Tuesday, September 18, 2018
Arguably the computer revolution may be even more life-changing than the industrial revolution, and indeed many fear that super-intelligent machines will protect themselves by enslaving or even eliminating humans. Gary Smith, professor of economics at Pomona College argues that the real danger however is not that computers are smarter than us, but that we think computers are smarter than us and therefore trust computers to make important decisions for us.
Gary Smith is the Fletcher Jones Professor of Economics at Pomona College. He received his Ph.D. in Economics from Yale University and was an assistant professor there for seven years. He has won two teaching awards and written (or co-authored) more than eighty academic papers and thirteen books. His book Standard Deviation: Flawed Assumptions, Tortured Data, and Other Ways to Lie with Statistics was a London Times Book of the Week and debunks a variety of dubious and misleading statistical practices. His most recent book, The AI Delusion, extols the value of human judgment in a world where big decisions are more and more frequently left to computers. His statistical and financial research has been featured in various media, including the New York Times, Wall Street Journal, CNBC, WYNC, WBBR Bloomberg Radio, Motley Fool, Scientific American, Forbes, MarketWatch, MoneyCentral.msn, NewsWeek and BusinessWeek.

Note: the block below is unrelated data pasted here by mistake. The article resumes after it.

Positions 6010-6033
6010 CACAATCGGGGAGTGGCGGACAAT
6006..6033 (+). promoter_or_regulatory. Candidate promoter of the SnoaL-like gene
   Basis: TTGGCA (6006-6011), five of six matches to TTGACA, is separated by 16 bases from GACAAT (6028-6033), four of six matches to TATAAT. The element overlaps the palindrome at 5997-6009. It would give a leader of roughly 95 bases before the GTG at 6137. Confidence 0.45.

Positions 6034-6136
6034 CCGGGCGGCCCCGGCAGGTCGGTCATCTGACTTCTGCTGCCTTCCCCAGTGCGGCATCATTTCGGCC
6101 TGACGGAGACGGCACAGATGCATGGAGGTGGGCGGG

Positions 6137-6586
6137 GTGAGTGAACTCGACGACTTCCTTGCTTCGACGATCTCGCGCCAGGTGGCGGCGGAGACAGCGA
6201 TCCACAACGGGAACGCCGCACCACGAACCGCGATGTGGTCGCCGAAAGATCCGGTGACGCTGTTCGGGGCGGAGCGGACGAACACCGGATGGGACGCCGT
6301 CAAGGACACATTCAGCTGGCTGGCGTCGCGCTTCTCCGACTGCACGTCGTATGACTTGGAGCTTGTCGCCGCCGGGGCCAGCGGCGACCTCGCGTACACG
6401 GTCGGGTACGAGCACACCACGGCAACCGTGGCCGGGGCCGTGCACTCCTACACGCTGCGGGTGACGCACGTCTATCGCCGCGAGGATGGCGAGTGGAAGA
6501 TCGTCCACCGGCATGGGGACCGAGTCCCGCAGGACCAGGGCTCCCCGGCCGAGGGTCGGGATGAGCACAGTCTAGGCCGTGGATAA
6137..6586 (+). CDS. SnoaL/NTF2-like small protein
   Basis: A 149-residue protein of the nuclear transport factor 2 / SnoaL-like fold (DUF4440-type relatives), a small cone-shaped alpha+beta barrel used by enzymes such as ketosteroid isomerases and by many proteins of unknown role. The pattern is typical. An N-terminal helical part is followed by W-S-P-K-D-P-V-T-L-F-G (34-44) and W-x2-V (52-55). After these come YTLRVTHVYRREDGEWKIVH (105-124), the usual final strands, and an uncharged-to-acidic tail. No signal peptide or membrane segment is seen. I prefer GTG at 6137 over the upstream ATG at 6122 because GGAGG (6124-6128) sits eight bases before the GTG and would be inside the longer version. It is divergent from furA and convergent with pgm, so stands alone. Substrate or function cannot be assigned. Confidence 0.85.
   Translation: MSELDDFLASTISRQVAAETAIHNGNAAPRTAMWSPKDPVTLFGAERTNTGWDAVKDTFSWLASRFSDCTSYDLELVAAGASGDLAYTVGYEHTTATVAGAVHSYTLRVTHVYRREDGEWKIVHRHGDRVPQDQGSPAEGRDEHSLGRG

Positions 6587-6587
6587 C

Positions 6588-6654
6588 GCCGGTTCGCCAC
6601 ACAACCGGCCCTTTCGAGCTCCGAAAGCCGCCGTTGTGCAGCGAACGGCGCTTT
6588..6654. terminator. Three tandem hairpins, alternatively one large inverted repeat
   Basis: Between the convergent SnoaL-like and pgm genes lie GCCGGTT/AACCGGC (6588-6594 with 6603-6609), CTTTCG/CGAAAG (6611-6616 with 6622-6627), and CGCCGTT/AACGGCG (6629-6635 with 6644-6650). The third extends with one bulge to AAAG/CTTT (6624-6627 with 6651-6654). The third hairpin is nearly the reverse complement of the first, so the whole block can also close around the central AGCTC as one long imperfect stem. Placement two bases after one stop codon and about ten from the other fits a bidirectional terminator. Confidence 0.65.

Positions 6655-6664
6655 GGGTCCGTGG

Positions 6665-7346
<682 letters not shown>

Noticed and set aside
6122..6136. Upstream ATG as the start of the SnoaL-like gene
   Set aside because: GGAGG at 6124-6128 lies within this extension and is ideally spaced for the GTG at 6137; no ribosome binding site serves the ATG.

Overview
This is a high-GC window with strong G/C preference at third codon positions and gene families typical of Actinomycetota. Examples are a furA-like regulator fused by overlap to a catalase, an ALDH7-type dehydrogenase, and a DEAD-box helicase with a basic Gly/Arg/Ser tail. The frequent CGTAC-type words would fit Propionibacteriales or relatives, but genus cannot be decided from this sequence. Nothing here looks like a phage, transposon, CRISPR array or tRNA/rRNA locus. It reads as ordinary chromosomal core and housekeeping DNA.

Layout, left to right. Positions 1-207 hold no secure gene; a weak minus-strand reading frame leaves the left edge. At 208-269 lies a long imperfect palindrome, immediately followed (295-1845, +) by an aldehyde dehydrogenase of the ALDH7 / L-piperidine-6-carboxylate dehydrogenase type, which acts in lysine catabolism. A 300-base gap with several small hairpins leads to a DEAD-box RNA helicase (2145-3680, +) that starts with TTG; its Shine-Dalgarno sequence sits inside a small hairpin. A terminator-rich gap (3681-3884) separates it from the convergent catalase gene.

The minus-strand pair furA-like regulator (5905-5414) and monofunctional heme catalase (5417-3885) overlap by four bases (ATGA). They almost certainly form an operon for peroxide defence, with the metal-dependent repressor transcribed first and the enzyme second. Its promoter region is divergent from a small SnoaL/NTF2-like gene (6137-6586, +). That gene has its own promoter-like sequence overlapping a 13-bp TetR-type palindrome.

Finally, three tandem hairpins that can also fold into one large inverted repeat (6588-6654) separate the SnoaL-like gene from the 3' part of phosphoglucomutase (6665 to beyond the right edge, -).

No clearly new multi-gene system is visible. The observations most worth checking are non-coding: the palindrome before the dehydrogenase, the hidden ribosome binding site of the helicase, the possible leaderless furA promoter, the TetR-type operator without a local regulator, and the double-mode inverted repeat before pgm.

Smith’s research interests lie in financial markets, especially the stock market, and the application of statistical analysis to finance and sports.
View Video: YouTube with Gary Smith
Food for Thought: Podcast with Gary Smith